Consumers Beware: Not All Businesses Can Charge GST


Come April 1, many merchants and businesses that have registered with the Royal Malaysian Customs will be charging Goods and Services Tax (GST) for the various products and amenities they provide.

GST will be charged as long as these goods and services are not zero-rated or exempted, or the consumers have been granted relief from the tax.

Some unscrupulous business owners will no doubt seize the opportunity to increase prices. Some consumer groups claim that they have started doing so even before the implementation of the GST. This has created distrust and confusion among consumers, with many still unsure on how the new consumption tax works, and how it will affect them.

To avoid getting ripped off, consumers must ensure that they pay GST only to merchants or businesses that have been duly registered and authorised to charge the tax.

Don’t all businesses need to be registered under GST?

Actually, no. Only businesses with an annual sales turnover of RM500,000 and above are liable to be registered under GST.

The threshold is fixed at RM500,000 to ensure that smaller businesses do not have to bear the costs of registration (including start-up and compliance costs) under the GST. It is estimated that about 78% of total business establishments in Malaysia will not fall within the GST system.

However, businesses that have not reached the RM500,000 turnover threshold can apply to be registered under the GST. Once registered, the businesses must remain in the system for at least two years.

Which companies/businesses can charge GST?

Consumers can find out by accessing the Taxpayer Access Point (TAP) website by the Royal Malaysian Customs at:


Click on “Lookup GST Status” on the right tab to search for a company’s GST-registration status simply by inputting its business name, business registration number or GST number.


If a company is registered for GST, there will be a match. This is proof that they are allowed to charge GST under the law. Make sure you fill in the criteria displayed on the screen using the same names and numbers according to what is printed on the invoice or receipt.

For example, Golden Arches Restaurants Sdn Bhd, master franchise holder of McDonald’s in Malaysia, is registered and therefore, authorised to charge GST.


However, McDonald’s Malaysia has announced that there will not be an increase in their prices following the implementation of the 6% GST. This is because the new 6% GST replaces the former 6% government service tax, which was already being paid by customers at all McDonald’s Malaysia restaurants.


No price hikes for McDonald’s menu line-up post-GST.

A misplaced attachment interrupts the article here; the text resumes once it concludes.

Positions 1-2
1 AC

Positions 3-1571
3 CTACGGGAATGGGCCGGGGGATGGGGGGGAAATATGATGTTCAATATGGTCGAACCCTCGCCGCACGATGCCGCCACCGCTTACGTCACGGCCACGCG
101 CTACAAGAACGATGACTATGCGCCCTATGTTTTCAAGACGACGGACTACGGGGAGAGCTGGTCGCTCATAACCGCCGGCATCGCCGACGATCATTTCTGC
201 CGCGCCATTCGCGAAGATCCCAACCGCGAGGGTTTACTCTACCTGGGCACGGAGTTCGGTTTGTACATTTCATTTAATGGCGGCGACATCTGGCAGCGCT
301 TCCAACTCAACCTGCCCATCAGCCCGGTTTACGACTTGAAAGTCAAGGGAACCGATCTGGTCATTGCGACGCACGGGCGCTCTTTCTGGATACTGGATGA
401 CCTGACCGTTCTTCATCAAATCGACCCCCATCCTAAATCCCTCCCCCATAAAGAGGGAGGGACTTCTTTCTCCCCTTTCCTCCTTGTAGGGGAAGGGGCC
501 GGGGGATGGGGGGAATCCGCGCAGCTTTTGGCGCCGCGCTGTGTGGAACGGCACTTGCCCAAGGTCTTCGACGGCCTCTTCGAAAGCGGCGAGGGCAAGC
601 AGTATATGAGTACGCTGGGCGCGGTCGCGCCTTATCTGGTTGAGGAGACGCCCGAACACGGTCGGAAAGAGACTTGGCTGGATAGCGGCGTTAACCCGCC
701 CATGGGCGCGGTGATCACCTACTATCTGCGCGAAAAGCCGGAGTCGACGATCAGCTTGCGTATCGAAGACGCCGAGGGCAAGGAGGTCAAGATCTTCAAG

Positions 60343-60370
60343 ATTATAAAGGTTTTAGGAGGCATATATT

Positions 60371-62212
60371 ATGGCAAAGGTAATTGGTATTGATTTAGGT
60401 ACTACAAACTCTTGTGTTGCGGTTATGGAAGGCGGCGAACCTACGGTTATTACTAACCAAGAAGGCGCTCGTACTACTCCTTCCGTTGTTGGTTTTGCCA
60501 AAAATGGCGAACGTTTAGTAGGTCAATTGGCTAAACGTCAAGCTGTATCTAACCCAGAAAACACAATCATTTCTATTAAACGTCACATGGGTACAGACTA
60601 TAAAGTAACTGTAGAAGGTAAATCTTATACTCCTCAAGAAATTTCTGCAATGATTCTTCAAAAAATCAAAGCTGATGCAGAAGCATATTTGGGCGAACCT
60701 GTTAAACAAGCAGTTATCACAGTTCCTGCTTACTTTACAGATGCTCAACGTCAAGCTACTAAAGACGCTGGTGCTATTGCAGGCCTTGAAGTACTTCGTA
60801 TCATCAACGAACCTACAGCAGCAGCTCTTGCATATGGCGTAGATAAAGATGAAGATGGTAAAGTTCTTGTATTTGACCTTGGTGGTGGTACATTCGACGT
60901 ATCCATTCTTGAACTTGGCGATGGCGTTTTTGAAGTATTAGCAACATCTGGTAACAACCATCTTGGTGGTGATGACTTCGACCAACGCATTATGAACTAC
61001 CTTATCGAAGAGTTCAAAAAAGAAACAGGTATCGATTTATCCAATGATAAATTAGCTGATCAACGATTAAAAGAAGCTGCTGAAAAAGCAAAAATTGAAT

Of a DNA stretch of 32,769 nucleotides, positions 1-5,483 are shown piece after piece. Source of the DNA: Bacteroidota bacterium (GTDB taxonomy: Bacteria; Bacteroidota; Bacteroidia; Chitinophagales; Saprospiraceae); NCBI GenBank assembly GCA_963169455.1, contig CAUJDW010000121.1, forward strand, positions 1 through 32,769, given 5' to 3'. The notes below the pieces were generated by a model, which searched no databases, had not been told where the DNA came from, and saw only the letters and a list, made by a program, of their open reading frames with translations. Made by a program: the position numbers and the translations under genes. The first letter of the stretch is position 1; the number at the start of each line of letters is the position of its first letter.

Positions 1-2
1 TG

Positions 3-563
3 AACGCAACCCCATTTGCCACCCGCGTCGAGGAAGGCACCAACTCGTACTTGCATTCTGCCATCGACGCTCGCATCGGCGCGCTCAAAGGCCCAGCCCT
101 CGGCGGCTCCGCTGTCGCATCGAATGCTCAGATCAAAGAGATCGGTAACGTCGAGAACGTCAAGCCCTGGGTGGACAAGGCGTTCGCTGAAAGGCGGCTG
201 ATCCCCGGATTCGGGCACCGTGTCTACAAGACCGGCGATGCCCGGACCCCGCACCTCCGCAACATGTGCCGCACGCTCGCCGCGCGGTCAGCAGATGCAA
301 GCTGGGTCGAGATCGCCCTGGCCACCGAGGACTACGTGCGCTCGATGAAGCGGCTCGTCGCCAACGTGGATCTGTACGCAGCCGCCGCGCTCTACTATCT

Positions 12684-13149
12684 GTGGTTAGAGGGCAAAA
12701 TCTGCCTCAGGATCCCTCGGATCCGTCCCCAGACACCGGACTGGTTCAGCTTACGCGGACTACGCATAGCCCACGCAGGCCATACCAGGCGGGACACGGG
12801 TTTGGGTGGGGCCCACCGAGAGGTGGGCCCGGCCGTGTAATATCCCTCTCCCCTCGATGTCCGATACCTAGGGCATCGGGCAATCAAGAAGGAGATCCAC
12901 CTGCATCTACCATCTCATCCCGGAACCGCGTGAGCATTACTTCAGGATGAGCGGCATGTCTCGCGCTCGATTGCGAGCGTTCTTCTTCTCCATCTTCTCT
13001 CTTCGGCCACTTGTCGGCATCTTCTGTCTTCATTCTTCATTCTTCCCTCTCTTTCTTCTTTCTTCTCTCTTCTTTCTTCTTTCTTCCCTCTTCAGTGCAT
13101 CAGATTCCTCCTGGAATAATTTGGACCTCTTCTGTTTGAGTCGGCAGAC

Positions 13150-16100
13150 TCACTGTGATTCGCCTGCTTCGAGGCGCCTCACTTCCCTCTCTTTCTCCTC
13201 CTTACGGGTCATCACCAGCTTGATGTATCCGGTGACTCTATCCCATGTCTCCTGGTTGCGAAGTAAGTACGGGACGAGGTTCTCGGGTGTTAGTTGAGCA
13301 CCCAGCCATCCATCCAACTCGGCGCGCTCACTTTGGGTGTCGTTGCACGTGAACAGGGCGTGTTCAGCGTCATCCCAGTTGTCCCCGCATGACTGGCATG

Also, once GST is implemented, all invoices by a GST-registered business will come with a 12-digit GST number in its tax invoice/receipt.

Consumers can check for the authenticity of the number and its registration using the same TAP website above. Make sure that the GST number and company or business name that appears on the screen matches what is printed on the invoice.

Finally, all price displays on any taxable supply of goods and services shall include GST, like the receipt below:

GST(5) (1)

What if there’s no match?

If there is no match for the business or company in the system, it means they are not authorised to charge GST to its customers.

Consumers can take action on these businesses by lodging a report with the Ministry of Domestic Trade and Consumer Affairs so that action can be taken against them.

But hold your horses! Since GST is effective only from April 1 onwards, the Customs Department is still in the midst of processing the registration applications received.

Do businesses benefit from GST?

Business owners do stand to gain some advantages from GST. They include:

1) Lower business costs

Under the current Sales and Service Tax (SST) system, some businesses are required to pay multiple or cascading taxes for business inputs.

With GST, tax paid on business inputs (including labour, raw materials and incurred expenses) can be claimed as tax credit (which offsets tax liability), and thus reducing overall costs.

2) Increased global competitiveness

Local exporters stand to gain a competitive edge in the international market as GST will not be imposed on exported goods and services. This will elevate our export industry and contribute to the  country’s growth.

3) Reduction of red tape

Under the SST, businesses need to apply for approval to get tax-free materials, as well as special exemption for capital goods (such as office buildings, equipment and machinery).

With GST, this system is eliminated and businesses can automatically offset the taxes they pay on inputs in their returns.

4) Greater transparency

With GST, taxes are levelled fairly among all businesses involved, which include the manufacturing, wholesaling, retail and service sectors.

5) Fairer pricing for consumers

The new GST system eliminates double taxation under SST. As such, consumers will pay fairer prices for many goods and services in the market, compared to SST. Also, consumers will know exactly whether the goods or services they consume are subject to GST and the amount they pay for.

With GST just around the corner, many Malaysian consumers may be feeling from the edge from all the debates surrounding the topic. While some will experience an initial shock or even a feeling of apprehension when the system comes into force, it is important to note that GST is not an “additional tax,” but simply as a replacement for an older consumption taxation system.

Currently, more than 100 countries around the world have already adopted GST (or some form of Value-Added Tax). You can find out more about what will be taxed with GST here.

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